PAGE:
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Legionnaires’ Outbreak in Australia

by Gopalan on  June 9, 2007 at 3:20 PM General Health News   - G J E 4
Legionnaires’ Outbreak in Australia
Following reports of irruption of legionnaires' outbreak in Melbourne, Australia, cooling systems across places like Footscray and Seddon are being scoured to locate the source of the outbreak. Three men have already been hospitalized and confirmed to be suffering from the legionnaires'.
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Legionnaires Disease is a potentially fatal form of pneumonia and it is caused by the bacterium Legionella pneumophila and related bacteria that can be found naturally in environmental water sources such as rivers, lakes and reservoirs, usually in low numbers. As they are commonly found in environmental sources they may also be found in purpose built water systems such as cooling towers, evaporative condensers and whirlpool spas.

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If conditions are favourable the bacterium may grow creating conditions in which the risk from legionnaires' disease is increased. The illness is called legionnaires' disease because it was first reported at an American Legion convention in 1976 in Philadelphia, where it made 182 people ill.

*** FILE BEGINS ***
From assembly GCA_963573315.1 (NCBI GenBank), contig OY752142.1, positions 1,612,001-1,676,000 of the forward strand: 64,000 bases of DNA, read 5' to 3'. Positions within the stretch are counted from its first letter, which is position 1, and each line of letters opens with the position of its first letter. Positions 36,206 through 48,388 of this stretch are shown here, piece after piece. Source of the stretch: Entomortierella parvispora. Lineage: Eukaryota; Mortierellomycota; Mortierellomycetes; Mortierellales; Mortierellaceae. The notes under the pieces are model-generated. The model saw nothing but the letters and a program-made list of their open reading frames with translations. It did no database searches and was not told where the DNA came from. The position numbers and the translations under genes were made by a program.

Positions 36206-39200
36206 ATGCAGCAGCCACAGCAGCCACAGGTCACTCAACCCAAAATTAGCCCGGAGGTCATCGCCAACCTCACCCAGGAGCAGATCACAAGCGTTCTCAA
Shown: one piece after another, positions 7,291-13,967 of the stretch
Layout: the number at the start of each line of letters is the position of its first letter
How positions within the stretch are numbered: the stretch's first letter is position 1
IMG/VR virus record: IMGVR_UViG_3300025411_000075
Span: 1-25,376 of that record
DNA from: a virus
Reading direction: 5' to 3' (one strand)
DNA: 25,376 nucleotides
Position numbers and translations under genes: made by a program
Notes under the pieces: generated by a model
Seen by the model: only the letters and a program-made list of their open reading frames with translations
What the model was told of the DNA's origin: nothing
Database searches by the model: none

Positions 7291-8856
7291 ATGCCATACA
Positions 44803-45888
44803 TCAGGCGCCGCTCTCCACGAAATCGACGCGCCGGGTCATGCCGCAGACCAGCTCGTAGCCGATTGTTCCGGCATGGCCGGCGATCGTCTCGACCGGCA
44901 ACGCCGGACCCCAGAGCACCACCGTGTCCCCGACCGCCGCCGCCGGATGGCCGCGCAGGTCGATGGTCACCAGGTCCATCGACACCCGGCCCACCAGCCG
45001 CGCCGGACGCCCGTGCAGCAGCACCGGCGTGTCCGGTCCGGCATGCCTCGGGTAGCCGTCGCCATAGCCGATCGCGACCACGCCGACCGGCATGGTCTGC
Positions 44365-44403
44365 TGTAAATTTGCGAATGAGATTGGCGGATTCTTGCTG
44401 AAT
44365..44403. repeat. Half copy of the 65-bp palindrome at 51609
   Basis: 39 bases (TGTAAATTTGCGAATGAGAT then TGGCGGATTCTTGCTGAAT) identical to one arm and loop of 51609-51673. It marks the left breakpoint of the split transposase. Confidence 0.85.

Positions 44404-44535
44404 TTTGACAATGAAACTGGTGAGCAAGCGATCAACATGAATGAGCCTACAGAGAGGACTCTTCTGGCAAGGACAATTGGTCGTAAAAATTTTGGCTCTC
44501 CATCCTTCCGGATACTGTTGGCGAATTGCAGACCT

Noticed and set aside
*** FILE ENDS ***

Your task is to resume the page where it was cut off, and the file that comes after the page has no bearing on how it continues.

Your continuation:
In Melbourne, one cooling tower has been closed but the Department of Human Services is inspecting another 16 towers at 11 sites which will be disinfected as a precaution. The closed tower near the Highpoint Shopping Centre, but not part of the centre, has tested positive for legionella bacteria in the past.

Despite recently being disinfected it has tested positive again and will remain closed until it is fully decontaminated. The most serious case is a 57-year-old Coburg man in Royal Melbourne Hospital's intensive care unit for two weeks. His illness was thought to be isolated until two more cases surfaced this week. A 74-year-old man from Seddon and a 59-year-old West Footscray man are in the Western Hospital.

Acting chief health officer Chrissie Pickin said advice on the signs and symptoms of legionnaires' disease has been distributed to emergency departments and general practitioners in the area. "There is no reason for residents of these areas not to go about their normal business or activities, but we are asking anyone with influenza-like symptoms, including headache, fever, chills, coughs, muscle aches and pains, to visit their local general practitioner," Dr Pickin said.

Legionnaires' can present up to 10 days after contact with the bacteria. Smokers and the elderly are at the greatest risk from the disease, while those with chronic medical conditions such as cancer, lung disease and diabetes may also face an increased risk. There have been 13 cases of legionnaires' disease this year, compared to 40 at the same time last year.

Source: Medindia
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